How Much Water is That?

lakemead.jpg

Lake Mead

It all started with a phone call from my Dad.  He had heard on the news that the water level of Lake Mead had decreased 100 feet and asked me, as the resident mathematician in the family, "How much water is that? "

LakeMead drop.jpg

I admit, I LOVE it when that happens!

What do I love specifically?  Well, I love that my Dad has every confidence that I can figure out whatever type of math problem he can throw at me.  I also love that it's the perfect math question because it's prompted from real life, answering it leads to even more questions, and answering it requires answering a bunch of other questions first.  Such potential for learning new stuff!

In the conversation with Dad I mentioned all of this in the form of some of my comments and ponderings:

Me:  "hmmm, I'd need to know the area or the dimensions of the lake..."

Dad:  "Yep."

Me:  "My guestimate is that it's a huge amount of water.  What's your guess?"

Dad:  "5 trillion gallons."

Me:  *laughing* (mostly because it's hard to even think about that much water and I figured he just picked a huge number out of the air)

Little did I know how close (relatively speaking) Dad's estimate was!

I've had the good fortune to visit Lake Mead so I had some personal experience from which to begin my problem solving (which is always a plus).  However, I am by no means an expert and had no idea of the size of the lake so I started with some initial research (sites referenced below).  Here's a bit of what I learned:

  • When filled to capacity, Lake Mead is the largest reservoir of fresh water in the United States.
  • The lake measures 532 ft at its deepest point.
  • There's a sunken B-29 aircraft & 2 smaller aircraft at the bottom of the lake!
  • The area of the lake is about 247 sq. mi.
  • The surface elevation reached a record low of 1081 ft on July 10, 2014 (the max is 1229 ft and throughout the 80's it was around 1200 ft).  This was the data point which the news broadcast focused on as that's roughly 100 ft difference.
  • The volume of huge reservoirs like Lake Mead is measured in a unit called an "acre-foot" (ac-ft or AF).  1 ac-ft is approximately equal to 325,851 gallons!  
  • At maximum capacity, Lake Mead holds about 23,134,000 ac-ft of water.  On June 26, 2014, the capacity was approximately 10,313,200 ac-ft.
350px-Acre foot.svg.png

I'd already learned something and had only begun solving the problem!  Three degrees in mathematics and I'd never heard of the unit of measure: acre-foot!  When I spoke with Dad later, he'd also never heard of it.  For those of you who, like me & Dad, are curious about what that is (and what it looks like), here's a visual.  As an aside, I also didn't know that an acre is defined as "a chain by a furlong" (talk about non-standard units of measurement!).  In math, that's 66 ft x 660 ft.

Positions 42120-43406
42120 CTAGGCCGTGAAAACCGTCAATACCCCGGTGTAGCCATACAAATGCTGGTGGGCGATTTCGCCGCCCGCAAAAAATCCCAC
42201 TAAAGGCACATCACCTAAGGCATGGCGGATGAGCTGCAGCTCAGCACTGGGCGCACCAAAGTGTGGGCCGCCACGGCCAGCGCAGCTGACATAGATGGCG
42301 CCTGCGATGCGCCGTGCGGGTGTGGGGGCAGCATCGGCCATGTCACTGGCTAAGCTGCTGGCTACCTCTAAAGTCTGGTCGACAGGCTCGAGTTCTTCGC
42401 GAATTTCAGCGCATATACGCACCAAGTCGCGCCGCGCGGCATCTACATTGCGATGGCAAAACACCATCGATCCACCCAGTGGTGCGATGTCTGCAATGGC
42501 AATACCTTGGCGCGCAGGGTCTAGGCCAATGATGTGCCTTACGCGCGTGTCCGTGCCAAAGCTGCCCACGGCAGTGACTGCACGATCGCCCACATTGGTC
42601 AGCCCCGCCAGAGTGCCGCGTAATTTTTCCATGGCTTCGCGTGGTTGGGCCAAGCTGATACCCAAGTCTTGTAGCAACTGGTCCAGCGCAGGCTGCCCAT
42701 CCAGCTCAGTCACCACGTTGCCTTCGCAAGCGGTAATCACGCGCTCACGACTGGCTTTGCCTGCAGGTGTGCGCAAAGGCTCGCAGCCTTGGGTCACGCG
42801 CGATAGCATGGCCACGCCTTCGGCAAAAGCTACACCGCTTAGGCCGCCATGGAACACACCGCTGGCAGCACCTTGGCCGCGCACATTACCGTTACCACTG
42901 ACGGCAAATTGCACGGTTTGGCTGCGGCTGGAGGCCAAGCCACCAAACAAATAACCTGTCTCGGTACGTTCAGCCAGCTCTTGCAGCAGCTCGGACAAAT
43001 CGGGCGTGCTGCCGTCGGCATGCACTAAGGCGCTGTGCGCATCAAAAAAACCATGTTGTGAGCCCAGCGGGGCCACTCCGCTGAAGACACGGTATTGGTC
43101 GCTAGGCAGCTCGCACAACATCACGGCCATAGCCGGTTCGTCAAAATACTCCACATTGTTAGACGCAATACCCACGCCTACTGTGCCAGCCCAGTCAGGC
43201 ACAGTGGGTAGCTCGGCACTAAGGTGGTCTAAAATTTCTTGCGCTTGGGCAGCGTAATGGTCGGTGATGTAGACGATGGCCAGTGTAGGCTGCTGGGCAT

As a rule of thumb in U.S. water management, one acre-foot is taken to be the planned water usage of a suburban family household, annually. One acre-foot/year is approximately 893 gallons per day.

Isn't that quote amazing?  I imagine that people in other parts of the world, where water is a much more precious commodity than we treat it in the U.S., would be appalled by that figure.

For those of you who are as fascinated by this unit and want more data, here's the site for you:  Lake Mead daily water levels measured in ac-ft, updated daily!  Isn't technology grand?

There are many sites that have been tracking data at Lake Mead and many wonderful graphics that you could use with students.  Here are a few of them.  The references section has links where all of these came from as well as links to more data you could use in class.  Just think of the fabulous graphing calculator lessons you could create with this!

lakemead graph.jpg

So much data!

Lake Mead Water Levels.png

We all have heard about droughts on the news.  But water is taken for granted so much here in the United States that I doubt you or your students have really given it much thought.  Here's a quote that may raise some awareness for us all:

During WY 2014, water storage has risen by 10,067,410 AF yet total outflows have exceeded total inflows by 4,337,006 AF.

Visually, the water level graphic is startling:

water levels graph.png

So, have you calculated the answer to Dad's question yet?

conversion.jpg

My Dad's guess was 5 trillion gallons and the answer is over 4 trillion gallons!  Absolutely amazing!

As always, I'd love to hear from you.  

References:

Link for opening graphic of Lake Mead 

Link for water level graphic

National Park Service link for Lake Mead

Link for various data on Lake Mead (weather, water levels, etc.)

Link for education video and podcast on the sunken B-29

Link for information on the acre-foot

Link for Lake Mead tracker graphic

Link for water levels graph

Link for the Lake Mead water database

Link for Lake Mead surface elevation data

Really excellent PDF water conversion table

Fabulous ac-ft <--> gal conversion calculator

Video of recent NBC news story about Lake Mead and water shortages, drought

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The Solver Blog

Author:  Dr. Diana S. Perdue

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